What kind of camera did you use when you start doing photography?

I started with film cameras, this was before digital existed. My first camera was a Canon AE-1. Later I did much of my personal work with the Leica M6. Now I am doing mostly digital. I made a decision that I needed to find a way to do ‘my thing’ with digital cameras, instead of stubbornly holding onto film. I don’t need a $5000 camera though, I sort of go the other way - working with more modest tools like smaller cameras and phone cameras and trying to maximize them. I very much like some small Ricoh digital cameras that give me the quality I need but allow me to take a nimble, discreet approach. Instead of being the guy with the huge camera doing something serious.  More and more in this world, that’s the way to get negative attention. Sometimes I prefer not to be taken seriously by people when I am working.

The work of what famous photographers impresses you the most? Why?

When I started I was very excited by Cartier-Bresson, Josef Koudelka, Marc Riboud… especially Koudelka. He is so uncompromising in his vision. I met him a couple times recently and it was very special for me. His work has a sense of mystery, ambiguity, and suggestiveness that really appealed to me and still does. In fact, I quite like many lesser known Czech photographers, like Viktor Kolar, Vojta Dukat, Bohdan Holomicek, and my good friend Karel Cudlin. Something in the Czech photo DNA I guess. The photographers who impress me are not necessarily virtuosos, but they can make magic out of ordinary subject matter.

Sometimes people say that it’s necessary to go somewhere in order to take pictures. How did you decide to go to Belarus?

I think it’s not so important to go somewhere, although of course the exotic and unfamiliar are more arousing to our senses. Photographing the familiar is harder for sure. Though I’m trying to find fresh ways of seeing what is around me close to home. Either way, it’s more important what is in your mind, what is your sensibility, your point of view. This is influenced by everything, by who you are, by art, film, literature, music…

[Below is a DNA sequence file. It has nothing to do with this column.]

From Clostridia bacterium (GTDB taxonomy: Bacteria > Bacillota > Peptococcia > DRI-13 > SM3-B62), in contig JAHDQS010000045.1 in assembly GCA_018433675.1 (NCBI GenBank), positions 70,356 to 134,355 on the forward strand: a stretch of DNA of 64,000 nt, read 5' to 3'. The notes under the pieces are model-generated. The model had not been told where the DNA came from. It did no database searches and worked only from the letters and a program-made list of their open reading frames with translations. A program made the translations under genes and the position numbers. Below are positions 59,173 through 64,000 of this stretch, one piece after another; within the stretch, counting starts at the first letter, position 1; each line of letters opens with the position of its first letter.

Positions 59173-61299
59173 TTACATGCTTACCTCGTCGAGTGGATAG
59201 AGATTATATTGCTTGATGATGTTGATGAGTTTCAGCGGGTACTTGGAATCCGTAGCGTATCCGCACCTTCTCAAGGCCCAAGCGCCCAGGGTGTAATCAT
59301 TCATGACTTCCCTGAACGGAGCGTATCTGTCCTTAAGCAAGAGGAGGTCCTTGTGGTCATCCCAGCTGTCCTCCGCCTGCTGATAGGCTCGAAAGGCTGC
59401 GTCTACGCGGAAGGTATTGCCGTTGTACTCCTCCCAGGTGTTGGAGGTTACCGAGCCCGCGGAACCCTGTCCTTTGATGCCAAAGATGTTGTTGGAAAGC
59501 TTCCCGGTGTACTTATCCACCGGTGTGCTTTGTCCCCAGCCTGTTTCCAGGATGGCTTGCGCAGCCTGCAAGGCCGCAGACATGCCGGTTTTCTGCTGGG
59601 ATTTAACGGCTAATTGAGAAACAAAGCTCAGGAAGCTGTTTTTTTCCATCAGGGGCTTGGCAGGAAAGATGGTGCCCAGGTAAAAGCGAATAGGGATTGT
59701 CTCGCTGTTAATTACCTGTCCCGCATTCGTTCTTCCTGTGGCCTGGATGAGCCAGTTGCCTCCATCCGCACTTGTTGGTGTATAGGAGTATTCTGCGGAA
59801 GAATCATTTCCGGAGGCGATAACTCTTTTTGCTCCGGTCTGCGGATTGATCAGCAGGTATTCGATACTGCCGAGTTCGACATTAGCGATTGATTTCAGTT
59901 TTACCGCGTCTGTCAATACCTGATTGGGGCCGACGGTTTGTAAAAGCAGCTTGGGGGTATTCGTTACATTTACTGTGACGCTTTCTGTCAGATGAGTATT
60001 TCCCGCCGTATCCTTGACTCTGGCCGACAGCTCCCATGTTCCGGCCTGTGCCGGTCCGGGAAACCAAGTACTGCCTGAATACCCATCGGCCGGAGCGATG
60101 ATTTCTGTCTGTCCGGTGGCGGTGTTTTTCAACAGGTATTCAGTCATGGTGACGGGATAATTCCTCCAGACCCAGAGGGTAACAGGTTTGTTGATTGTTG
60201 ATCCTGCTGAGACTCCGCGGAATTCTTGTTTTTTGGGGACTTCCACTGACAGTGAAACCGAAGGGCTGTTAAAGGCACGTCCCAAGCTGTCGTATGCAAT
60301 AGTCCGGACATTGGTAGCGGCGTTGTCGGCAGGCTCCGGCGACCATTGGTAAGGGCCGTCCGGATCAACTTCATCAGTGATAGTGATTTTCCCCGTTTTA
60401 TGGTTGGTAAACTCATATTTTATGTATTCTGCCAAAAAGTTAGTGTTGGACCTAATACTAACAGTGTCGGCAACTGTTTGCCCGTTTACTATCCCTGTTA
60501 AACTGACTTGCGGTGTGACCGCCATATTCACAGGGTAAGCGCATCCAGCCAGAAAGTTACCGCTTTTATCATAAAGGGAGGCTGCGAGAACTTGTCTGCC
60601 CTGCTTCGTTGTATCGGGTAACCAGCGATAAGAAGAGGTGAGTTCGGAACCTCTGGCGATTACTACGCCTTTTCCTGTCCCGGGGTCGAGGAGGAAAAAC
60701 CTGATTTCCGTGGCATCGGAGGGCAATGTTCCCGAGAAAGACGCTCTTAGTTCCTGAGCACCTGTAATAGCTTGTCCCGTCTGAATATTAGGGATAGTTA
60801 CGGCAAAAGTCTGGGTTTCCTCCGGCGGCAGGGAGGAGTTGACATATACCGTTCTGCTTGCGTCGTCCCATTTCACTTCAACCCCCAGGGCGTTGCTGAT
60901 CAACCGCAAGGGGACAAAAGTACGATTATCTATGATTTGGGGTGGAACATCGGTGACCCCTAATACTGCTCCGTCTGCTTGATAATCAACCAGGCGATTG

With all that said, I am very interested in places, and I am driven by the desire to capture the essence of a place. Not literally, but impressionistically, with a point of view. I first went to Belarus as part of my broader project shooting in various parts of Eastern Europe over some years. I’m interested in how different countries have evolved - and are evolving - since the end of communism. There are quite different case studies if you consider places like Prague, Kosovo, Serbia, Ukraine, Belarus… But any broader context is only a kind of backdrop, when I go somewhere I am not trying to work as a news reporter. I’m simply looking for what interests me, what feels true on a universal and enduring level, what is ambiguous instead of literal. I want to understand correctly but not be confined by the need to describe or explain. I guess I am offering impressions not facts, but impressions informed by facts.

How is it possible to capture a moment in order to make a special picture?